Mattel’s Creatable World and other progress towards gender non-comformity and inclusivity: Editors Best of the Year

Cool Mom Picks

it’s time for our annual Top 10 Editors Picks of the Year! To kick things off, I wanted to start with one of the biggest, most positive events that pops out to us as we reflect on 2019: the growing awareness of gender fluidity and gender identity,  and the increasing inclusivity and acceptance of all people, regardless of that identity.

We’ve loved sharing emerging brands like The Phluid Project and Fluide Beauty, and the launch of personalized children’s books with a gender-neutral option.

Billy Porter kicked off 2019 wearing a fabulous ballgown to the Oscars. In June, Queer Eye’s’ Jonathan Van Ness, beloved to all (especially us!), came out as non-binary, GenderQueer, and gender-nonconforming.. Asia Kate Dillon, the breakout star of Billions, introduced their character on the show with “my pronoun are they, them theirs,” and this year was called “arguably Hollywood’s most famous nonbinary actor.” (Also, they were amazing in Guess we’re not the only one cheering our evolving views on gender and inclusivity; Merriam-Webster named the non-binary pronoun “they” their word of the year.)

In July, Jenna Karvunidas,  the mom blogger who popularized gender reveal parties., expressed regret about the entire premise, acknowledging that her own views on sex and gender have changed since having a daughter who is growing up in a gender non-comforting way.

Then in September,  we knew the times really were a-changin’  when Mattel launched Creatable World, the first gender-neutral dolls and accessories for kids.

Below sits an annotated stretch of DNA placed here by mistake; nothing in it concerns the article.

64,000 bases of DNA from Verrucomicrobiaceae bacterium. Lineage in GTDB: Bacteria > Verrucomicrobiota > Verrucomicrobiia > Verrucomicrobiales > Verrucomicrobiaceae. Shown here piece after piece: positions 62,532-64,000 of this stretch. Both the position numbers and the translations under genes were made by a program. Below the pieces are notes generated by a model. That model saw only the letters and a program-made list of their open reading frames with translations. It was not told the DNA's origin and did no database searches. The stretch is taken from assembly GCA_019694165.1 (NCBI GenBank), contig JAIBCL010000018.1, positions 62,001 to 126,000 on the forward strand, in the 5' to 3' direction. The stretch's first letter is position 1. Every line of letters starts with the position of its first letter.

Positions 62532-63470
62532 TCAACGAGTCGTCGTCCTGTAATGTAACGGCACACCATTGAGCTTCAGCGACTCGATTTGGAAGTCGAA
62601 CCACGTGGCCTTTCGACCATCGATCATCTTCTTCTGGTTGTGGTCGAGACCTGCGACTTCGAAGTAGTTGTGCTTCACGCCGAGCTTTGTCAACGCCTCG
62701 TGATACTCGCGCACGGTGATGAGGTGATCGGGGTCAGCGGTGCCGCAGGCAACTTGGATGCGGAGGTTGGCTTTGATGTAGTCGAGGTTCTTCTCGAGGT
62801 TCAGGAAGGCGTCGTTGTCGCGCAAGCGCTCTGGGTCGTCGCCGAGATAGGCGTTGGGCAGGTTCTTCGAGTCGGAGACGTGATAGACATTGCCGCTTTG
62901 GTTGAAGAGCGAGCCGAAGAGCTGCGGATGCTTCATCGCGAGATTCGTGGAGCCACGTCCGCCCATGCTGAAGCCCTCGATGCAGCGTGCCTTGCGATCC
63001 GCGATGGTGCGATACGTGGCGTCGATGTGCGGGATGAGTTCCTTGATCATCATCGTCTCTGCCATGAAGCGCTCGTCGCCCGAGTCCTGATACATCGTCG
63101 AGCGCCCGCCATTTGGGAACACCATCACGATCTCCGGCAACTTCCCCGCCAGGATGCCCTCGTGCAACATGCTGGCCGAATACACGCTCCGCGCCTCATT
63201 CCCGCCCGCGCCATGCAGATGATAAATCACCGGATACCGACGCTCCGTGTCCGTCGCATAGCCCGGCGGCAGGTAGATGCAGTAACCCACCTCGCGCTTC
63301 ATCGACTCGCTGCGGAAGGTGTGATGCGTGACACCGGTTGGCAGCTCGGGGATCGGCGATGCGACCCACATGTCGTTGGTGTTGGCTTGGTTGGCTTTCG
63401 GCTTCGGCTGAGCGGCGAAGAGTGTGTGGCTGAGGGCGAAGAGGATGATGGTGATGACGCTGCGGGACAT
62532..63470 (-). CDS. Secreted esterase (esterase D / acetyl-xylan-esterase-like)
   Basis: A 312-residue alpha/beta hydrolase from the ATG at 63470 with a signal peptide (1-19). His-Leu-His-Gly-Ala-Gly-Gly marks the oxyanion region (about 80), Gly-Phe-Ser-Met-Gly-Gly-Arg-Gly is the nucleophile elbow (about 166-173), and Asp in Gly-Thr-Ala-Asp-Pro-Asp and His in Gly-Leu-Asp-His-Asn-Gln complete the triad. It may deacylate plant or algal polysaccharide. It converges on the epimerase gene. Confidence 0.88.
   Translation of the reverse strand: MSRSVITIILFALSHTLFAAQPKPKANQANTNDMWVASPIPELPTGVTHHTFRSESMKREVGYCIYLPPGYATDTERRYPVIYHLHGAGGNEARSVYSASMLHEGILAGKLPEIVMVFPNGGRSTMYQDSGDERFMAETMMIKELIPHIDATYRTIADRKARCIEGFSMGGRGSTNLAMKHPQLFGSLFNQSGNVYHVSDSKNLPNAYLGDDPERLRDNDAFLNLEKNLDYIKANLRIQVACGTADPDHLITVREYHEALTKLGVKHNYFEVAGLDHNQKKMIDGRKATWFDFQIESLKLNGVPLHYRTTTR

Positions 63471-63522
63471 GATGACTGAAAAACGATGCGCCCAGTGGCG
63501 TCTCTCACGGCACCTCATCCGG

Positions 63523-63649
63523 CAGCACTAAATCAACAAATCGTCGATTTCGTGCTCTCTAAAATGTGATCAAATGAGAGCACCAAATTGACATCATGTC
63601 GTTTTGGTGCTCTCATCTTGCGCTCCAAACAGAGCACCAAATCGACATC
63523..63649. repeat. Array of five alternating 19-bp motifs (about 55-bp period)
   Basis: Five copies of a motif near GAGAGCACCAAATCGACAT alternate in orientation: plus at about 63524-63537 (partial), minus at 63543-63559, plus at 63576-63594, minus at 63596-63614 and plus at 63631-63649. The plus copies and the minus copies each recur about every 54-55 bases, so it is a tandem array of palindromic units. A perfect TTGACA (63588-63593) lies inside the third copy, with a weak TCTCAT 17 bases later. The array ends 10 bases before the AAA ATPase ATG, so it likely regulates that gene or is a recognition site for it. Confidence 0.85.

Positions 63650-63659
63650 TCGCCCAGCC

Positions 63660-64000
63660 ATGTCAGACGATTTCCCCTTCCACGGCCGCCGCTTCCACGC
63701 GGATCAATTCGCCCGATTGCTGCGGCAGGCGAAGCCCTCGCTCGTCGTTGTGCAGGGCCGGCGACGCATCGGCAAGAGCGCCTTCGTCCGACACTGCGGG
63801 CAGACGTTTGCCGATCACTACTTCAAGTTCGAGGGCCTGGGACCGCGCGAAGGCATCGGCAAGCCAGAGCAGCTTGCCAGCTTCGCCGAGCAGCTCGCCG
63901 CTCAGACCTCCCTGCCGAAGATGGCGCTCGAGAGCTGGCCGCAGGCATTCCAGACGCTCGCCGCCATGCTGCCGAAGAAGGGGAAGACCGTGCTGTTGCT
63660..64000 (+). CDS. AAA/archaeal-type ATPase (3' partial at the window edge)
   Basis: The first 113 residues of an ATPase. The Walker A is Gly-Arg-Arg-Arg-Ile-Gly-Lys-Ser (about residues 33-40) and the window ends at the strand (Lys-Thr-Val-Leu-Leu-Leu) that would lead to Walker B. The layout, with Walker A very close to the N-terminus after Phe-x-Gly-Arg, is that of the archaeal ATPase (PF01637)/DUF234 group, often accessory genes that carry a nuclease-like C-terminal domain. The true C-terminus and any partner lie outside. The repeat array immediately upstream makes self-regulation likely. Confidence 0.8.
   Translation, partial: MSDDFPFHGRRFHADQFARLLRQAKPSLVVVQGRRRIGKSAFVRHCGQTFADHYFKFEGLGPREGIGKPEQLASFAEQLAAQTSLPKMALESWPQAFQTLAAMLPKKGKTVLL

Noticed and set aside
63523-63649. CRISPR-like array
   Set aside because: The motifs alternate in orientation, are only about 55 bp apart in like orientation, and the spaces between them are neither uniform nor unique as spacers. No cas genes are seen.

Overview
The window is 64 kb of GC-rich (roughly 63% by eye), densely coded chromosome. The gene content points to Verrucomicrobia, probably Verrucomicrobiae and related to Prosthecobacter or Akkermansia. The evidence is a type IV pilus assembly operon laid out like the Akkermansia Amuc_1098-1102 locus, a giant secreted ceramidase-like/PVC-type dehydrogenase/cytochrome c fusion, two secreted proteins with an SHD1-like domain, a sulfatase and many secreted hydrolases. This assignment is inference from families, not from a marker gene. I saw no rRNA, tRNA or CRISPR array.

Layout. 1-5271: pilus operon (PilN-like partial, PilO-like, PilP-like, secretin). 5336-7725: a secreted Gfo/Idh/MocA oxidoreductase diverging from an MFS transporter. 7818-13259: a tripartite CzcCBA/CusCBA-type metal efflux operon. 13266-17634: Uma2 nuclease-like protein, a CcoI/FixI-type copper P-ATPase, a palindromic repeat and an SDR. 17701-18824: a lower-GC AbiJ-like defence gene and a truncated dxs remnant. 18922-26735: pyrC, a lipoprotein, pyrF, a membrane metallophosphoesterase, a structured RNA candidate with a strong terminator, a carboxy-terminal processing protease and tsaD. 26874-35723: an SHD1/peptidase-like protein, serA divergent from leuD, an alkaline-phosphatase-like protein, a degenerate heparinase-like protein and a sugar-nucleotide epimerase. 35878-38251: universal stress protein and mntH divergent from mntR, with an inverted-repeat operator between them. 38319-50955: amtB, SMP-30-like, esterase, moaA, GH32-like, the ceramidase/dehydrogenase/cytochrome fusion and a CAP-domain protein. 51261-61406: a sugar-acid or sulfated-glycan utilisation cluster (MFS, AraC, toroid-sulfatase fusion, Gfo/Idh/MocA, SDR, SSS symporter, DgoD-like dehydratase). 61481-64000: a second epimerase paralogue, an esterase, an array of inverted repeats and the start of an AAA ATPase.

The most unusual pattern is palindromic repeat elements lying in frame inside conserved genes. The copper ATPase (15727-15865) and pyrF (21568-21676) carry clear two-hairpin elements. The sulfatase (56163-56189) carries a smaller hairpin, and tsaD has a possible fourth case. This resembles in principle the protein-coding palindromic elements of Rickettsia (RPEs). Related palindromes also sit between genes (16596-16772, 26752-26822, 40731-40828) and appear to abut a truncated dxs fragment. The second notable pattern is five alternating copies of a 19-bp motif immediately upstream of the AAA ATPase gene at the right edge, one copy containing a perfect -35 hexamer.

The tagline: All Welcome.

For years on this site, we’ve been talking about getting rid of the outdated boys toy aisles and girls toy aisles and discussing how boys like baby wearing their dolls, and how a gender-neutral clothing company isn’t “removing gender,” but allowing kids to just be…kids.

As I wrote back in September, “the anecdote in the Time article about 8-year-old Shi’a jumping up and down when he first saw this doll that finally looks and feels more like him than his sister’s dolls reminds us all of how valuable it is for all kids to see themselves reflected back to themselves in culture.”

While big change like this comes, predictably, with big backlash, is why I think this is such a noble, and commendable effort on the part of Mattel. No matter how many people this makes uncomfortable, it doesn’t add up to even a single child who may feel seen and valued for the first time because of dolls like this.


Of course we’re not the only one cheering our evolving views on gender and inclusivity; Merriam-Webster named the non-binary pronoun “they” their word of the year.

By the way, while this is particularly important for non-binary people, there’s one more group jumping up and down: writers like me who have railed against the lack of a gender-neutral singular pronoun in the English language for years.

If you have a baby, he or she will grow up to reach his or her potential one day, if.only he or she… no. No more of that.

Liz Gumbinner